The Effect of Prolonged Lack of Daylight for Chilean Miners

According to Samer Hattar, an assistant professor of biology at The Johns Hopkins University and an expert in how exposure to light (or lack thereof) affects mammals’ biological clocks and health, the 69 days the Chilean miners spent without natural light could impact their physiology, especially their sleep-wake cycles.

“The thing to remember is that we need exposure to light in order for our internal clocks – the mechanism that sets our sleep-wake cycle and regulates our moods, metabolism and so on – to function properly,” Hattar said. “The miners didn’t have that. As a result, for all intents and purposes, their biological clocks just kept running, which undoubtedly threw off their sleep-wake cycles.”

The miners’ well-publicized efforts to adhere to strict sleep-wake schedules (one group slept while the others were awake, and vice versa) may have helped them organize their day, but would have had no discernible impact on their biological clocks, Hattar said.

“There is no evidence that sticking to a regular schedule of sleeping and waking the way these men did would have any positive effect on the mechanism that our bodies use to set our internal clocks,” he said.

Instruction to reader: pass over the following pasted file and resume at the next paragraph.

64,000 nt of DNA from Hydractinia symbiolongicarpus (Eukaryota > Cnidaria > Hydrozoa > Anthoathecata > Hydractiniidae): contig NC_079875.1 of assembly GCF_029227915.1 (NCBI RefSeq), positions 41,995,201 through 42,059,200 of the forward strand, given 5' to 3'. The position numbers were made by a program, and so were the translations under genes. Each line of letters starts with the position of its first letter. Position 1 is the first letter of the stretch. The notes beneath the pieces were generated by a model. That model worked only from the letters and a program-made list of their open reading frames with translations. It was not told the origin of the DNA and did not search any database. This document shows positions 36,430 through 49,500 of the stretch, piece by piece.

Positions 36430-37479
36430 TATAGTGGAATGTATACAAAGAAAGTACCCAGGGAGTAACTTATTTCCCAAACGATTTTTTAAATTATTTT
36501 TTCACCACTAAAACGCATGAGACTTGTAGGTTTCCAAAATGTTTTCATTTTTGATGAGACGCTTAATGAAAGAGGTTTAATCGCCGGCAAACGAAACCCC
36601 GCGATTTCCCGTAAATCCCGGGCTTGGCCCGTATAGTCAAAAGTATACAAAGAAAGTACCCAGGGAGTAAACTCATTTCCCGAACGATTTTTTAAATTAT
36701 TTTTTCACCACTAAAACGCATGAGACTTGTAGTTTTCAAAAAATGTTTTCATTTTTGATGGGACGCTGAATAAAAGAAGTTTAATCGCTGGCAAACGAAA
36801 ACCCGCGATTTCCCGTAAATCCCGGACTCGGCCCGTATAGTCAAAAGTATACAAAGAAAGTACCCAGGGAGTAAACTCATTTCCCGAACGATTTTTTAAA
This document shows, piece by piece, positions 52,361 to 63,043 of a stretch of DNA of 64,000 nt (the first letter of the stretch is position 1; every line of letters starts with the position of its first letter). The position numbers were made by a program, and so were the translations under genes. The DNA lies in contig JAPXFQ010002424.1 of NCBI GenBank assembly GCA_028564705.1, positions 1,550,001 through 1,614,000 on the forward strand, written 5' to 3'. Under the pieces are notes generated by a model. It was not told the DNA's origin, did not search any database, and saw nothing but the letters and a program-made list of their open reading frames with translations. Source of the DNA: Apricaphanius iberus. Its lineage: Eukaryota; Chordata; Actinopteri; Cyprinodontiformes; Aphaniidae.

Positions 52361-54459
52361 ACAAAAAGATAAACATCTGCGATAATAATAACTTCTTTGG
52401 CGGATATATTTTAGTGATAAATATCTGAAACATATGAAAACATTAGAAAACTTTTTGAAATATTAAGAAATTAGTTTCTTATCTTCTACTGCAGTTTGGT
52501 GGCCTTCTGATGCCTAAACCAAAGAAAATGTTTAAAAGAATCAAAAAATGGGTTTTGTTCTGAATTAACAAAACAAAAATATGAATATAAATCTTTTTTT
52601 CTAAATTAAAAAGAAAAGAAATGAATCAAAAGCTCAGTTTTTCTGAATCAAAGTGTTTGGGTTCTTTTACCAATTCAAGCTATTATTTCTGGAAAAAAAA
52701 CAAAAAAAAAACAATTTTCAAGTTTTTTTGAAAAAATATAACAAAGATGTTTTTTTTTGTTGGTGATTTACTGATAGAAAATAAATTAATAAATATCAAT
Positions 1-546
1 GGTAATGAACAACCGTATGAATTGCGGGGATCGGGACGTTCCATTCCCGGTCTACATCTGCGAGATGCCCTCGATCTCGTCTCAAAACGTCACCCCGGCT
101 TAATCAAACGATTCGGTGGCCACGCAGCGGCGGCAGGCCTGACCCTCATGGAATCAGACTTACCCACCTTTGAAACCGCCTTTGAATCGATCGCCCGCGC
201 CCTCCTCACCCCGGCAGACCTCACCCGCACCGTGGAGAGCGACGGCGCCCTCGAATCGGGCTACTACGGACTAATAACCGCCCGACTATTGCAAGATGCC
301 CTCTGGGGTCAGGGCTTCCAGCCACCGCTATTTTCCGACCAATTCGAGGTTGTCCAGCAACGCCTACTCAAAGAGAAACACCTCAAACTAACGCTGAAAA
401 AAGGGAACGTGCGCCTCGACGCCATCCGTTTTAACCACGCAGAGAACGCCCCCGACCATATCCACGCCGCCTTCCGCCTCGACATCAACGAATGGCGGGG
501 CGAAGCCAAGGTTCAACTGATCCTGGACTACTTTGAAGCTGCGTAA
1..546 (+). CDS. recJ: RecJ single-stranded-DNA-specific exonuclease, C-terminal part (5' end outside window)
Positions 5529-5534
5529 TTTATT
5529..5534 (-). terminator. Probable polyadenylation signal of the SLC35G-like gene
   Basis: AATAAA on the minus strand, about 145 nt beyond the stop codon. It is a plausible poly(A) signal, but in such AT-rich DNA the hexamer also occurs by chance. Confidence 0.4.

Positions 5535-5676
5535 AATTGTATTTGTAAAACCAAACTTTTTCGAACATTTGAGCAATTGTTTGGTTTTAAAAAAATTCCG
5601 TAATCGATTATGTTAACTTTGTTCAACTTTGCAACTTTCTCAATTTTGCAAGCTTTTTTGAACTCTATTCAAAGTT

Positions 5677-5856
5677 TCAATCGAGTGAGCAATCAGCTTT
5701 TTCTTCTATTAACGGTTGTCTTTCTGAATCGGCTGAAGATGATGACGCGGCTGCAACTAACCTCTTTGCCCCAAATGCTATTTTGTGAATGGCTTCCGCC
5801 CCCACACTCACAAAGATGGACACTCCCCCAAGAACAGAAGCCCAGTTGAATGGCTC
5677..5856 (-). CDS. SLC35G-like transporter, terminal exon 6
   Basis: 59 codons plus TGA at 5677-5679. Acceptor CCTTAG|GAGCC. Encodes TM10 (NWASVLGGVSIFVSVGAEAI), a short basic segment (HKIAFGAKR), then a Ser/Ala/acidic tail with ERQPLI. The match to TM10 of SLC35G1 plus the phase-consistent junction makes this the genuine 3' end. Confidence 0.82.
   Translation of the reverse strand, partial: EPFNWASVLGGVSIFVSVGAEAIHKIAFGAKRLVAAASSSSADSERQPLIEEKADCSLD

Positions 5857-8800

Long-term interruption of those circadian rhythms has been linked to symptoms ranging from depression and mood disorders to insomnia, metabolic and hormonal disturbances, headaches, impaired concentration and even diabetes and cancer.

Fortunately for the miners, the cure is easy.

“The miners need to be sure to expose themselves to natural light at the correct time of day – daytime – to readjust their clocks and receive the necessary photons to enhance their moods,” Hattar advised. “We don’t know precisely how long it will take them to completely reset their clocks, but it could be any time from a few days to a week or more.”

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